How can you photograph a small subject and capture all the detail? Photographer and Chiswick Camera Centre owner Andy Sands talks through his focus stacking technique…

I have always had a strong interest in natural history. When I left school in the late 1980s and got a job in a camera shop I purchased my first film SLR and started photographing wildlife. I soon developed a strong interest in macro photography and embarked on a learning curve shooting negative then slide film and embracing digital SLRs when they first appeared. I now own Chiswick Camera Centre and last year began testing the Olympus OM-D E-M1 Mark II with the 60mm f/2.8 Macro lens, of particular interest to me was the focus bracketing/stacking option. I soon fell in love with the system, shooting many subjects in the field. With the superfast capture of images I found I was able to shoot live subjects with 18-frame focus bracketing and stack them at home using Zerene Stacker. This enabled me to obtain sharp focus throughout the subject with a very nice diffused background.

Quite a common species along rivers and streams I have always liked the large and colourful banded demoiselle, which is always a pleasure to photograph. I have photographed them many times and in many ways but wanted to test the focus bracketing function of my new camera.The banded demoiselle photo was shot using the OM-D E-M1 Mark II with the 60mm f/2.8 Macro lens and lit with two LED diffused panels, to really enhance the wonderful iridescent colours. I used a 60-shot focus bracket and stacked using Zerene Stacker. The biggest challenge was to make sure everything was still for the four seconds or so that it took to capture the images for the stack. To do this the subject was moved into a light tent on a dull cool day, mainly to act as a windbreak, as the slightest breeze shows up a lot on small subjects. The camera was supported on my Gitzo Explorer tripod, and I set the aperture to f/4, focus bracketing to 60 shots, and 2 on the focus differential scale. I then focused on the nearest point in the image that I wanted sharp, pressed the shutter release and hey presto, it all happens on its own! With the images recorded a quick playback and flick through them with the thumb dial to see the focus change from front to back and it’s off home to process them.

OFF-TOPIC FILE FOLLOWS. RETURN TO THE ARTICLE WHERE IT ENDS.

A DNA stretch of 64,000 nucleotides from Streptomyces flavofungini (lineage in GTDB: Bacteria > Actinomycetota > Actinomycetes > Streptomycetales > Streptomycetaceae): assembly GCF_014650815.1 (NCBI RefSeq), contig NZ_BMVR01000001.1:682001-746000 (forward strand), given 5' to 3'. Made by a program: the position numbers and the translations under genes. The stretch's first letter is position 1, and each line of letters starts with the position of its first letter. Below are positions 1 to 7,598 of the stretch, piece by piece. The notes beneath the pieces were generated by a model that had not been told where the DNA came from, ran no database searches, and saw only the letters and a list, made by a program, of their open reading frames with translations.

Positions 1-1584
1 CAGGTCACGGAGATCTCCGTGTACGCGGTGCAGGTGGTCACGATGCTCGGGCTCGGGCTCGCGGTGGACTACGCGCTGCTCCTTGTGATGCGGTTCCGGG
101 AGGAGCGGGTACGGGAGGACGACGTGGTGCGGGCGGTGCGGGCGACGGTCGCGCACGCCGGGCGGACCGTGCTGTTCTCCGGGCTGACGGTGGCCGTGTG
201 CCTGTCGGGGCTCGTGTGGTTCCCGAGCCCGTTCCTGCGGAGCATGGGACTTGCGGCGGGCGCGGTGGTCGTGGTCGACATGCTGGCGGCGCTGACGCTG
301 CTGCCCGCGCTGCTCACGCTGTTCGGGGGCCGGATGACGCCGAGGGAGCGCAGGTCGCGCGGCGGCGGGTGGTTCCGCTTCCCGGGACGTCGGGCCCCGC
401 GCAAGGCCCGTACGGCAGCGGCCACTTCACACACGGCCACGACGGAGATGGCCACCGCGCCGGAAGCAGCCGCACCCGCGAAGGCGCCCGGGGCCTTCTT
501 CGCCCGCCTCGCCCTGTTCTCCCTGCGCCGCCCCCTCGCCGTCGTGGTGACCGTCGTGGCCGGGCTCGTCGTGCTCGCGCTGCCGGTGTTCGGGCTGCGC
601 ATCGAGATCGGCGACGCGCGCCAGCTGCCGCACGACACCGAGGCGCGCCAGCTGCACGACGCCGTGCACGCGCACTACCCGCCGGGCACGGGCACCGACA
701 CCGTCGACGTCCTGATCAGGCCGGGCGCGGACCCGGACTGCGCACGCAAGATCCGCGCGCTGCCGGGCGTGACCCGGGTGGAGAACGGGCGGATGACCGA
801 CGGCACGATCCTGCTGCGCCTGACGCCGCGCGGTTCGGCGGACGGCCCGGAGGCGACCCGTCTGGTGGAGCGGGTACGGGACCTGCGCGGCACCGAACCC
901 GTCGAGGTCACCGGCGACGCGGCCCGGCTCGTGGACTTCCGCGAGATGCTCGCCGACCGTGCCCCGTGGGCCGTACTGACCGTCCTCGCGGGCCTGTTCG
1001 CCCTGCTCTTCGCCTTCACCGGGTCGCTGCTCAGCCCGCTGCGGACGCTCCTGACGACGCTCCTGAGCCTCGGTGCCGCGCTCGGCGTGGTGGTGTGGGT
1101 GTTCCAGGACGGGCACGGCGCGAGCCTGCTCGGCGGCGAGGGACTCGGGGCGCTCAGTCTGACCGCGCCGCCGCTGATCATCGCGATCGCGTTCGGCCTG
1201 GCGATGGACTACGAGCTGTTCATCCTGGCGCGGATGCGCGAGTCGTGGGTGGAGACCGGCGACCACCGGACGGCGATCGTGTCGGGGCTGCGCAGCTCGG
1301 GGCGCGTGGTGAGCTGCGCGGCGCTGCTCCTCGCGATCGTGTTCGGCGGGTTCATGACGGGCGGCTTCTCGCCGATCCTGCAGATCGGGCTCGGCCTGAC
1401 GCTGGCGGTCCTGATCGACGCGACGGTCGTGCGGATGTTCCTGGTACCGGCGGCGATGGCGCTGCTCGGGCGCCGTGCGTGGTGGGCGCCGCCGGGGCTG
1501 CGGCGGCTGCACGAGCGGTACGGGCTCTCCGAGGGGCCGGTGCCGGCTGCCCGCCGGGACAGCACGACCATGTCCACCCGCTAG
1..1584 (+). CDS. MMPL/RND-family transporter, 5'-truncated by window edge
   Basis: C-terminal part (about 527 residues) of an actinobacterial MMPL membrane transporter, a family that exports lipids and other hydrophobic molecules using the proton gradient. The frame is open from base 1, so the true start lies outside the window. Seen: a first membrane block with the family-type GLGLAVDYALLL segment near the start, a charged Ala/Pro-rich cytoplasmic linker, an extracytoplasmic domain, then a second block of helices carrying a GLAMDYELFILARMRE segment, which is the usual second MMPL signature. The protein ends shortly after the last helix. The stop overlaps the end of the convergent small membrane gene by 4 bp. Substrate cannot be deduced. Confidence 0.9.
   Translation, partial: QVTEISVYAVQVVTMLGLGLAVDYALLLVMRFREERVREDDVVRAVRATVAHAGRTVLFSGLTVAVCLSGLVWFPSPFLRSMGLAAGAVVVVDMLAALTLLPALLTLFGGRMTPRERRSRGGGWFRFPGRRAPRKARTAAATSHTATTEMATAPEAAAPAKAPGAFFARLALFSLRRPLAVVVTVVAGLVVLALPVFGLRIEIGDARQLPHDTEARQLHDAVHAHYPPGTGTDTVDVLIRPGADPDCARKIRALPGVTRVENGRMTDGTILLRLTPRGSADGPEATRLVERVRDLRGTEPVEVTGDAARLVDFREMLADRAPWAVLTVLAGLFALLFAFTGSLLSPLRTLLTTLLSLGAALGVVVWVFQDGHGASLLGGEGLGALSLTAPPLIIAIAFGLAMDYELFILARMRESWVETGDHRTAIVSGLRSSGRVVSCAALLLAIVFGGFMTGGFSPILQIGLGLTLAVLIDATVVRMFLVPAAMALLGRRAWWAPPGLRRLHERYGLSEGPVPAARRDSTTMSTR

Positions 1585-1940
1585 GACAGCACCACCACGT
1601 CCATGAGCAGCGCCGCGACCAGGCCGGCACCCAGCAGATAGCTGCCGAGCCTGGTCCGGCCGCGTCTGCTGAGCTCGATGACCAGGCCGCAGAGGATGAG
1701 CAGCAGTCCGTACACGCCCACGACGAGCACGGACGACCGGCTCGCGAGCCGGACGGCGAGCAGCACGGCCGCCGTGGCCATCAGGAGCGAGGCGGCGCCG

I always shoot Raw and JPEG but for this shot the JPEGs were fine. I loaded them into Zerene, selected Align & Stack Dmax and awaited the results. This image required hardly any retouching after the initial stack, just a small amount of post sharpening to the output image.As we head into spring I am super excited to get out shooting. There is an almost endless abundance of subjects appearing from flowers to insects – definitely the best time to shoot macro. I have always marvelled at the details in the small things all around us, but traditionally had to stop down the aperture to say f/16 or f/22 to try and get enough depth of focus. This causes an inherent softness in the image due to diffraction and also brings distractions from the background into focus. With my new-found ease of acquiring images quickly to focus stack, it allows me to show these amazing fine details by utilising a fantastic digital technique that Olympus has nailed perfectly.

Article featured in Olympus Magazine Issue 57 – to see the latest copy of this free digital magazine click here.